Principles of Non-Discrimination within and Competition among
Computer Reservation Systems
Recognizing that Article 11 (Fair Competition - Capacity) of the U.S. - Tur-key Agreement guarantees the airlines of both Parties "a fair and equal oppor-tunity to compete,"
Considering that one of the most important aspects of the ability of an air-line to compete is its ability to inform the public of its services in a fair and impartial manner, and that, therefore, the quality of information about airline services available to travel agents who directly distribute such information to the travelling public and the ability of an airline to offer those agents competitive computer reservations systems (CRSs) represent the foundation for an airline's competitive opportunities,
Considering that it is equally necessary to ensure that the interests of the consumers of air transport products are protected from any misuse of such information and its misleading presentation and that airlines and travel agents have access to effectively competitive computer reservations systems,
Have reached the following understandings with respect to the international scheduled passenger services under the Agreement:
1. The Parties agree with respect to the CRSs with integrated primary dis-plays that:
(a) Information regarding international air services, including the construc-tion of connections on those services, shall be edited and displayed based on non-discriminatory and objective criteria that are not influenced, directly or indirectly, by airline or market identity. Such criteria shall apply uniformly to all airlines.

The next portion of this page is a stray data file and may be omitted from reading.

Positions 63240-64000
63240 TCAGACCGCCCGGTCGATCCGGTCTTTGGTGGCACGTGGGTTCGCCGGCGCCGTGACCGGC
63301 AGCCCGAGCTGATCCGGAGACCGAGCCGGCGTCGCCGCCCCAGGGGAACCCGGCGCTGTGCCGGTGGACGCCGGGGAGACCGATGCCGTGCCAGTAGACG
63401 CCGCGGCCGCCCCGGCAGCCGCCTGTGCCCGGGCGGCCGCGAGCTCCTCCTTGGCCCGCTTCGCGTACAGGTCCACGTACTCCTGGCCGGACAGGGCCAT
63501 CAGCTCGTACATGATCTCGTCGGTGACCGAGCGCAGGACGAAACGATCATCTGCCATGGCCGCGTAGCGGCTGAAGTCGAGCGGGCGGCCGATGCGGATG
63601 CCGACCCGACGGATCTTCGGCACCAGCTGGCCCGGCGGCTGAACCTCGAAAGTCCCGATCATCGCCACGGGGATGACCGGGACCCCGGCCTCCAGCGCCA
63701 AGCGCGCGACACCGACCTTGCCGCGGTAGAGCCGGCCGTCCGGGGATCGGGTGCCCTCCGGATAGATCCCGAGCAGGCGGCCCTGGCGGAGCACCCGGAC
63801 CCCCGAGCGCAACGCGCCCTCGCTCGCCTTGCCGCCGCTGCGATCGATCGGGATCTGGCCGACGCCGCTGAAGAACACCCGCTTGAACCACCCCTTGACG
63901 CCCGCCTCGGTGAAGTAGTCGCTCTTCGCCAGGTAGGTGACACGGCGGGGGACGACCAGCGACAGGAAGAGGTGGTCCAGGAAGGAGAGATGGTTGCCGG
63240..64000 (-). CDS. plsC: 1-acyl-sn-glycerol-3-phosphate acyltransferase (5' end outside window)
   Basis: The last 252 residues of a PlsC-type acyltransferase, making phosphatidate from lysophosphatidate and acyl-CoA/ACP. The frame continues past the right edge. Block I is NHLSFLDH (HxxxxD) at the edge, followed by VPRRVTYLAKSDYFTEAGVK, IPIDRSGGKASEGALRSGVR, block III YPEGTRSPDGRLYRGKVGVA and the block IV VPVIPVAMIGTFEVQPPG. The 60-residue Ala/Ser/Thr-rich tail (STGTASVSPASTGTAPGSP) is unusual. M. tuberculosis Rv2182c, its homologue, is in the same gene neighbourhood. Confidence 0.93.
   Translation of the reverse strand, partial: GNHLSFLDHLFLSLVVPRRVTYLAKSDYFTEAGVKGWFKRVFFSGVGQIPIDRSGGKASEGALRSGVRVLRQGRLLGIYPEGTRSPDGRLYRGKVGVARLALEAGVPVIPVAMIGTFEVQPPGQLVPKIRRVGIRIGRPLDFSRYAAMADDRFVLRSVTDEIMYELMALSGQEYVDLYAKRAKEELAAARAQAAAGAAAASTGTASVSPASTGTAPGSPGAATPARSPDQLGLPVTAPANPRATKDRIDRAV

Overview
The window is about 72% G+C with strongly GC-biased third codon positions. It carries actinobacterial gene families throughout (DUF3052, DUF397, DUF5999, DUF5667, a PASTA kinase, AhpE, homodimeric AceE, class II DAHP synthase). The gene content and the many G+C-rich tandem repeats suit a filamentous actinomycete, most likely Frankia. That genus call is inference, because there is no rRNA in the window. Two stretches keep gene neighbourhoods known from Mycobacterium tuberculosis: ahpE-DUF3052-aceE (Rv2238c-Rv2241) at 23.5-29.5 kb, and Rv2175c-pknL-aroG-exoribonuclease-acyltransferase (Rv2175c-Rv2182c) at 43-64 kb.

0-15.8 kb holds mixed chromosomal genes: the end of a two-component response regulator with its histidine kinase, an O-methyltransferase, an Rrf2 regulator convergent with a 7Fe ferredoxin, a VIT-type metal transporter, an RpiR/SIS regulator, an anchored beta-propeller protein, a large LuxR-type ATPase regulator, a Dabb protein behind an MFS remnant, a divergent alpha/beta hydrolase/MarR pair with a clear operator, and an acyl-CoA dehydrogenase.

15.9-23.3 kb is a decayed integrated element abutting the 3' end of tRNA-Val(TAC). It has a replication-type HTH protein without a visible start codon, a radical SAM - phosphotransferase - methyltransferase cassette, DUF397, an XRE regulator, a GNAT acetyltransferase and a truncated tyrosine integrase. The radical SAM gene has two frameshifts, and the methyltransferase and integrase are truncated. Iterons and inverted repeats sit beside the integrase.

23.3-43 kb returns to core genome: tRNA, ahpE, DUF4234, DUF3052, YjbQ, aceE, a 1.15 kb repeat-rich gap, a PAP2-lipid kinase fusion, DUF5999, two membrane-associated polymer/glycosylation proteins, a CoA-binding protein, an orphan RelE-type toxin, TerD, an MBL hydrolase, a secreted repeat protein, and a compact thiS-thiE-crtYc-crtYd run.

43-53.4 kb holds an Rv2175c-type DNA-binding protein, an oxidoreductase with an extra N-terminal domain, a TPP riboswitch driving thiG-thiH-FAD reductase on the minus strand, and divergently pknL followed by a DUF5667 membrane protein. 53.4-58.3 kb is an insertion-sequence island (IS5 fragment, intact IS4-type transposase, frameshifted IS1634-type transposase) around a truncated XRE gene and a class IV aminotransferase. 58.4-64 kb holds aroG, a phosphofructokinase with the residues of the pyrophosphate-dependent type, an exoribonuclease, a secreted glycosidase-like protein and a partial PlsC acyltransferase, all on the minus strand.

(b) CRS data bases shall be as comprehensive as possible.
(c) CRS vendors shall not delete or modify information submitted by participating airlines; such information shall be accurate and transparent; for example, code-sharing and change-of-gauge flights and flights with stops should be clearly identified as having those characteristics.
(d) All CRSs which are available to travel agents who directly distribute information about airline services to the travelling public in either Party's terri-tory shall be entitled to operate in conformance with the CRS rules that apply in the territory where the CRS is being operated.
(e) Travel agents shall be allowed to use any of the secondary displays available through the CRS so long as the travel agent makes a specific request for that display.
2. A Party which allows a multi-access CRS to be operated in its territory without a fully functional neutral, integrated display shall require that the parti-tion of an airline which owns or is affiliated with such a CRS, as well as the airline offering the most scheduled services in that Party's territory, shall include at least one display that processes information on international airline services in compliance with the requirements of paragraph (1). This display must be as easy to access and as fully functional as any display maintained by the airline based on carrier identity, and its data base shall contain accurate information, be as comprehensive as possible, and not favor the services of the airline whose partition is being accessed. This display shall be presented to the travel agent accessing the airline's partition unless the agent specifically calls up a different display for each individual transaction.